Activation of motoneurons innervating leech muscles causes the appearance of a two-dimensional vector field of deformations on the skin surface that can be fully characterized using a new technique (Zoccolan et al., 2001) based on the computation of the optical flow, the two-dimensional vector field describing the point displacements on the skin. These vector fields are characterized by their origin (i.e., the singular point) and by four elementary components that combine linearly: expansion (or compression), rotation, longitudinal shear, and oblique shear. All motoneurons can be classified and recognized according to the components of the deformations they elicit: longitudinal motoneurons give rise almost exclusively to longitudinal negative shear, whereas circular motoneurons give rise to both positive longitudinal shear and significant negative expansion. Oblique motoneurons induce strong oblique shear, in addition to longitudinal shear and negative expansion. Vector fields induced by the contraction of longitudinal, circular, and oblique fibers superimpose linearly. Skin deformations can therefore be attributed rather reliably to the contraction of distinct longitudinal, circular, and oblique muscle fibers. We compared the deformation patterns produced by touching the skin with those produced by intracellular stimulation of P, T, and N cells: vector fields resulting from the activation of P cells were almost identical to those produced by mechanical stimulation. Therefore, motor responses triggered by light or moderate touch are almost entirely mediated by excitation of P cells, with minor contributions from T and N cells.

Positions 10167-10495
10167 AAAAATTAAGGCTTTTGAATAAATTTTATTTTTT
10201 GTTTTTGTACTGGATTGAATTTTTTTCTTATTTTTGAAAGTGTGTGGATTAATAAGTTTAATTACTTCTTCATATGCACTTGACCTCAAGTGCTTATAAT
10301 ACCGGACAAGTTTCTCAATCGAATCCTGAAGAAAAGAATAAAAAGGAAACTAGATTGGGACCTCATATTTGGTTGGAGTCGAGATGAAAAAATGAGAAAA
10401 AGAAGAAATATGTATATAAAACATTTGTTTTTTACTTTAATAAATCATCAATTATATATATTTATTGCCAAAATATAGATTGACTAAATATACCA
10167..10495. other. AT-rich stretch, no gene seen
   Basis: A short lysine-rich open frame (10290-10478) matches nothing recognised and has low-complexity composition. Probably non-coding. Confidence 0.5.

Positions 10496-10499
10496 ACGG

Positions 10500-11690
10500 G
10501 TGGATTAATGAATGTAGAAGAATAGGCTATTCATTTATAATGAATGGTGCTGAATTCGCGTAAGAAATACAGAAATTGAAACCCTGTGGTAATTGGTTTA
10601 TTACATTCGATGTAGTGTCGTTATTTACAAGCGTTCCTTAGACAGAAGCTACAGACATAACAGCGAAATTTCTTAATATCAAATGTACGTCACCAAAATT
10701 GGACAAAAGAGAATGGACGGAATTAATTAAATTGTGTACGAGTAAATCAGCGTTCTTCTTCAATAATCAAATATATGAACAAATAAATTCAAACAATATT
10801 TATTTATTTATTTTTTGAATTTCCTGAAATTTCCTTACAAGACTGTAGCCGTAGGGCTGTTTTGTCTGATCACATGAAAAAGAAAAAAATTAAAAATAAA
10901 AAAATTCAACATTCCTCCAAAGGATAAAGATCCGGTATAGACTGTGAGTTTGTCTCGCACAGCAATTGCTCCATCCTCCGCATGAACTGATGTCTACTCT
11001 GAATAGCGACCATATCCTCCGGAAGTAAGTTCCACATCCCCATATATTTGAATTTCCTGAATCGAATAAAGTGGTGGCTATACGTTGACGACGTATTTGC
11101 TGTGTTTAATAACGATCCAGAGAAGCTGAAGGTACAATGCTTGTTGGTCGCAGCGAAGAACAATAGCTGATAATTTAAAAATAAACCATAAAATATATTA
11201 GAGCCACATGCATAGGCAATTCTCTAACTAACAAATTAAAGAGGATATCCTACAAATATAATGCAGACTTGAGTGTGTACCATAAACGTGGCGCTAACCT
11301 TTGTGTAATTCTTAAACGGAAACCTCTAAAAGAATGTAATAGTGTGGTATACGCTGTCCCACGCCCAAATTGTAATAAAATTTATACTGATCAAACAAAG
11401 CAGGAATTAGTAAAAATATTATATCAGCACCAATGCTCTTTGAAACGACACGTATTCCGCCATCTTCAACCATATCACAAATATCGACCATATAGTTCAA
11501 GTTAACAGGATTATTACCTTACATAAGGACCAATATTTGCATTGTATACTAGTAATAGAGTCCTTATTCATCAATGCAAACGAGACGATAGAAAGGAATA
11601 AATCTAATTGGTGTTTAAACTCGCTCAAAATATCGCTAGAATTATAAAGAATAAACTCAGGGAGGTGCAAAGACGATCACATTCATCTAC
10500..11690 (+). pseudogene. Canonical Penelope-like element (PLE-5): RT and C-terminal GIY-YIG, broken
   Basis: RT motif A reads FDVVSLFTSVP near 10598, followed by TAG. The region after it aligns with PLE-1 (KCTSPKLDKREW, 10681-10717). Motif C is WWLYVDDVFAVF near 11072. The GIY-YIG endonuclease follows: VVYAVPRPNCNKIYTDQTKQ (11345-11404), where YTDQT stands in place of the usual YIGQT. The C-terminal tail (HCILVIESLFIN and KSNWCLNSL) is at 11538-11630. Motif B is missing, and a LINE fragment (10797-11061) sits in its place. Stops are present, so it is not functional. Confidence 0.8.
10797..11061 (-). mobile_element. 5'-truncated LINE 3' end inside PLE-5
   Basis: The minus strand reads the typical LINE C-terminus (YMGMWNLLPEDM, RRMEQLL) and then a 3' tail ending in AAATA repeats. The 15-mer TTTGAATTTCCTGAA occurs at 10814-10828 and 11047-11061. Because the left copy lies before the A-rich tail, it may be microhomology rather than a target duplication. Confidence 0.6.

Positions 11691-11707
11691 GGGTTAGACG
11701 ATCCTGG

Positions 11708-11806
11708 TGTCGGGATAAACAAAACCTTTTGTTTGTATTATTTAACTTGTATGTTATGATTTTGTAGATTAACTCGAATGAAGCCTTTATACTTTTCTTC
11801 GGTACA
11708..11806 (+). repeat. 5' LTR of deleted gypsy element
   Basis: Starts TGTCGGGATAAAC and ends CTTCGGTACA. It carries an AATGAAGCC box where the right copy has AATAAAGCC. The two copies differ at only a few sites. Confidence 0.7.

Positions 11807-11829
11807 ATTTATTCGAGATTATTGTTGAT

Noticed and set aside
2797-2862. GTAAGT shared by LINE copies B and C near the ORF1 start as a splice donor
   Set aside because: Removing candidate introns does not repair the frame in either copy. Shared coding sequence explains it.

|Titolo:||Using optical flow to characterize sensory-motor interactions in a segment of the medicinal leech|
|Autori:||ZOCCOLAN D.; TORRE V.|
|Rivista:||THE JOURNAL OF NEUROSCIENCE|
|Data di pubblicazione:||2002|
|Appare nelle tipologie:||1.1 Journal article|